Trail guides

Positioned along the ridges between Cayuga Lake and Seneca Lake, the Finger Lakes National Forest offers scenic beauty and unlimited recreational opportunities any season of the year. Whether you are a hiker, cross country skier, camper, fishing or hunting enthusiast, snowmobiler, horseback rider, mountain biker, or wildlife watcher, the Forest can provide the recreational experience you are seeking!

The Finger Lakes National Forest is a four-season recreation experience. The most popular season is autumn when the trees and pastures are ablaze with color. Autumn is also very popular for hunting in the woods and brush lands of the forest. Summer is popular for camping, hiking, horseback riding, bicycling, and fishing. Winter brings out cross country skiers, snowmobiles, and snowshoe enthusiasts. In spring, the Forest bursts forth from the grip of winter with emerging leaves on the trees, bird flyway activity, and numerous wildflowers that are visible along many of the Forest trails and pastures. The first fishing days are enjoyed by a lot of people. Mud season is usually short but intense. Going "off-road" and hiking on wet trails is not encouraged during this time.

Please use the trails below to guide your adventure through the Finger Lakes National Forest, or start by looking at this helpful map of the Finger Lakes National Forest and its trails.

source:  https://www.fs.usda.gov/main/gmfl/home

 
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BACKBONE TRAIL

The Burnt Hill Trail is located on the southern end of the Forest, extending south from Picnic Area Road. It includes forests, shrub-lands and pastures and offers many beautiful vistas along the way. It is a primitive trail with a natural tread.  It has gravel in wet areas and traverses through the fenced pastures.

 
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BURNT HILL TRAIL

The Gorge Trail traverses through Hemlock and hardwood forests, following the gorge between Burnt Hill Road and Mark Smith Road. It is located on the southern portion of the Forest and is accessed from the Burnt Hill Road/Gorge Pond parking area or a parking area on Mark Smith Road, about ¾ miles north of State Highway 79.

 
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FOSSENVUE TRAIL AT CAYWOOD POINT

Caywood Point is the only part of the Finger Lakes National Forest bordering Seneca Lake. Fossenvue Trail is a gravel path, its lower portion fairly steep, which descends through forest to an open area beside the lake with a gravel beach and panoramic views. Its sole remaining cabin, the “Queen’s Castle” dedicated to co-founder Elizabeth Smith Miller, can be viewed but not entered.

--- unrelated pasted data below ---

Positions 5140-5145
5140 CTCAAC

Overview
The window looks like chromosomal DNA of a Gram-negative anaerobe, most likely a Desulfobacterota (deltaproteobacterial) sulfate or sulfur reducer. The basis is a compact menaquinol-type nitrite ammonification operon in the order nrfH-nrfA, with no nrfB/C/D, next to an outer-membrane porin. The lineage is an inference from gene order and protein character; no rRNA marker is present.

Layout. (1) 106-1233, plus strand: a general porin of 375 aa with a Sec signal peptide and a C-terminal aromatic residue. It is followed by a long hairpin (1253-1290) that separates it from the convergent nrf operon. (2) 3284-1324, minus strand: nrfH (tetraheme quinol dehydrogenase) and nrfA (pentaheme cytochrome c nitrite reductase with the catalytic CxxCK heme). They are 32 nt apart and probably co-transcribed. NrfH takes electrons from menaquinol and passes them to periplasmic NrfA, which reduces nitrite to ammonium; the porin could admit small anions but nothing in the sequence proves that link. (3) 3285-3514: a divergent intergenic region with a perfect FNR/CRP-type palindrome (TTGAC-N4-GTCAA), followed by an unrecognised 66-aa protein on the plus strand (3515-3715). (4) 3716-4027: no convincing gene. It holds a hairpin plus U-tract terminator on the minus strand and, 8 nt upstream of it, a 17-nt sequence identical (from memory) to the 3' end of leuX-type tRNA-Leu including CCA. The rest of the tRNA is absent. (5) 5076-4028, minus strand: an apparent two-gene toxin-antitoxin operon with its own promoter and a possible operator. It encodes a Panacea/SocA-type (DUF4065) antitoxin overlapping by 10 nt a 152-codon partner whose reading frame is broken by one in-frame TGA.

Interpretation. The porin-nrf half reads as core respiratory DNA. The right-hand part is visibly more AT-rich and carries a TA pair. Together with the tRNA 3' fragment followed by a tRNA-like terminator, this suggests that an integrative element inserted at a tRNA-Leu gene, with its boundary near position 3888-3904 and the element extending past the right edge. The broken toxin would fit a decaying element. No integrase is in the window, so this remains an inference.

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GORGE TRAIL

The Gorge Trail traverses through Hemlock and hardwood forests, following the gorge between Burnt Hill Road and Mark Smith Road. It is located on the southern portion of the Forest and is accessed from the Burnt Hill Road/Gorge Pond parking area or a parking area on Mark Smith Road, about ¾ miles north of State Highway 79.

 
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INTERLOKEN TRAIL

The Interloken Trail traverses the Forest from north to south and is a branch of the Finger Lakes Trail system. It passes through various terrain and vegetation. Southern portions are somewhat steeper and more forested; northern portions are flatter, more open, and travel through pasture lands.

 
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NO-TAN-TAHKO TRAIL

The No-Tan-Takto Trail is nearly all open pastureland and traverses the Forest in a north/south direction between the Backbone Horse Campground and Parmenter Road.  In some of the pastures there are outstanding vistas, including views of Seneca Lake to the west and Cayuga Lake to the east. The trail is relatively flat, with a primitive trail tread, gravel in wet portions, and traverses through fenced pastures.

 
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POTOMAC TRAIL

The Potomac Trail travels through a variety of forest types and follows the edges of some of the numerous ponds in the area. This relatively flat trail has a primitive natural tread and traverses occasional wet areas. It is a nice loop on which to learn cross-country skiing and is also a popular game bird hunting area.

 
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RAVINE TRAIL

The Ravine Trail passes through hemlock and hardwood forests. As the trail loops around, it crosses a stream in 3 places with native rock step crossings. It is a primitive trail with a natural tread and is steep in some places. The Ravine Trail connects with the Interloken Trail at Burnt Hill Road.

 
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SOUTHSLOPE TRAIL

The Southslope Trail is located at the south end of the Forest. The trail passes through hardwood and conifer stands and crosses a small stream. It is a primitive trail with plank boardwalk over wet areas. This trail intersects the Interloken Trail, and shares a portion of the Finger Lakes and North Country Trail Systems.